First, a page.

A clear UV or haze filter is what is generally used in color photography to "eliminate" or "reduce" haze, which it does by blocking the near UV and a bit of the darkest blue. These are the wavelengths that are predominant in haze.

    Best,

    Doremus


    www.DoremusScudder.com
    Have you ever used filters?!

    It's not a matter of transmitting or absorbing. It is a matter of scattering the light. The sky is blue simple because whatever is in the sky scatters blue rays more.

    Go up on an elevated area such as a really tall building or a mountain and then take a landscape picture with some fine grain film with a deep red filter (3 stops of compensation). Then take the same picture without the filter. You will be able to see a lot more detail with the red filter. Once you filter out the scattered blue light you will get the more direct red light. Now take the picture with the blue filter. Details will be obscured.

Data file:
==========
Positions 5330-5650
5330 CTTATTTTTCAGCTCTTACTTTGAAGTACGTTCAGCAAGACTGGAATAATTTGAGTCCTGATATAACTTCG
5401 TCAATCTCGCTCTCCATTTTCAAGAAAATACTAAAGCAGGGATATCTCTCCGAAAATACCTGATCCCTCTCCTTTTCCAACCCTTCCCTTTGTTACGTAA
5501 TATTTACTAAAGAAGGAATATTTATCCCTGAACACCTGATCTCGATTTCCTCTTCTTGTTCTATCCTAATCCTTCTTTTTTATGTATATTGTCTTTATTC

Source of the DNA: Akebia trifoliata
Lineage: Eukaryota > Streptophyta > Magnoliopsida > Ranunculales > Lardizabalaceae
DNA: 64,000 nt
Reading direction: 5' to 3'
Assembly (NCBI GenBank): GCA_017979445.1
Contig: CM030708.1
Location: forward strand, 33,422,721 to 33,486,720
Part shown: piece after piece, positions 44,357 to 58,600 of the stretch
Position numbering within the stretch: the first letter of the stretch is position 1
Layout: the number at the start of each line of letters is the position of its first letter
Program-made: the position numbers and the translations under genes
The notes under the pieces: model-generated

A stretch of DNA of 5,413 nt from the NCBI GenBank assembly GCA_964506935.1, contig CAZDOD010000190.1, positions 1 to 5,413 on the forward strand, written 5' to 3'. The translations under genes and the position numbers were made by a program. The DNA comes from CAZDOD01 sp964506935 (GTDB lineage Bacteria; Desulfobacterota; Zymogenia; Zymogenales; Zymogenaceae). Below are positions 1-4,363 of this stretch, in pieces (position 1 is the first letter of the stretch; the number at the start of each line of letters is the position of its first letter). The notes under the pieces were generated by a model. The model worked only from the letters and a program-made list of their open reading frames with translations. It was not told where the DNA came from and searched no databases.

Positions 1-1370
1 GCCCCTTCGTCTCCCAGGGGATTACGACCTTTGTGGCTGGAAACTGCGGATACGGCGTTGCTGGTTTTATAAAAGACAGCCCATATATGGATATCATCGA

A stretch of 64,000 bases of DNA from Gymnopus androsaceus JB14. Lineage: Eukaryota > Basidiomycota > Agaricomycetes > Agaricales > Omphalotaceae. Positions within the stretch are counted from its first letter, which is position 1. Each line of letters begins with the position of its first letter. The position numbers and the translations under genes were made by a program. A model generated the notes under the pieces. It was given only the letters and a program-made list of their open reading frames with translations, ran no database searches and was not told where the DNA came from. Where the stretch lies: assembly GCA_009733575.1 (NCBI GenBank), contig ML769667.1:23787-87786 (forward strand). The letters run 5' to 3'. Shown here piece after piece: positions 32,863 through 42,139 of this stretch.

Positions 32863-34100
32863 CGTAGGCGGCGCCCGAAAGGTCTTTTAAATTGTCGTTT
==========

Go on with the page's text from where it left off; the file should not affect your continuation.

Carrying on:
I read about red filters cutting through haze but I didn't realize how dramatic the effect was until I tried it for myself. I took the pictures on a clear bright day and you could still see a difference. Try it with a red filter AND a polarizer. It's even more dramatic. Bring a tripod and cable release.

    The benefits of a red filter particularly a strong red filter cannot be duplicated with a digital camera or photoshop. It really is one of the unique tools of analog photography.

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    Quote Originally Posted by Noble View Post
    Have you ever used filters?!

    It's not a matter of transmitting or absorbing. It is a matter of scattering the light. The sky is blue simple because whatever is in the sky scatters blue rays more.

    Go up on an elevated area such as a really tall building or a mountain and then take a landscape picture with some fine grain film with a deep red filter (3 stops of compensation). Then take the same picture without the filter. You will be able to see a lot more detail with the red filter. Once you filter out the scattered blue light you will get the more direct red light. Now take the picture with the blue filter. Details will be obscured.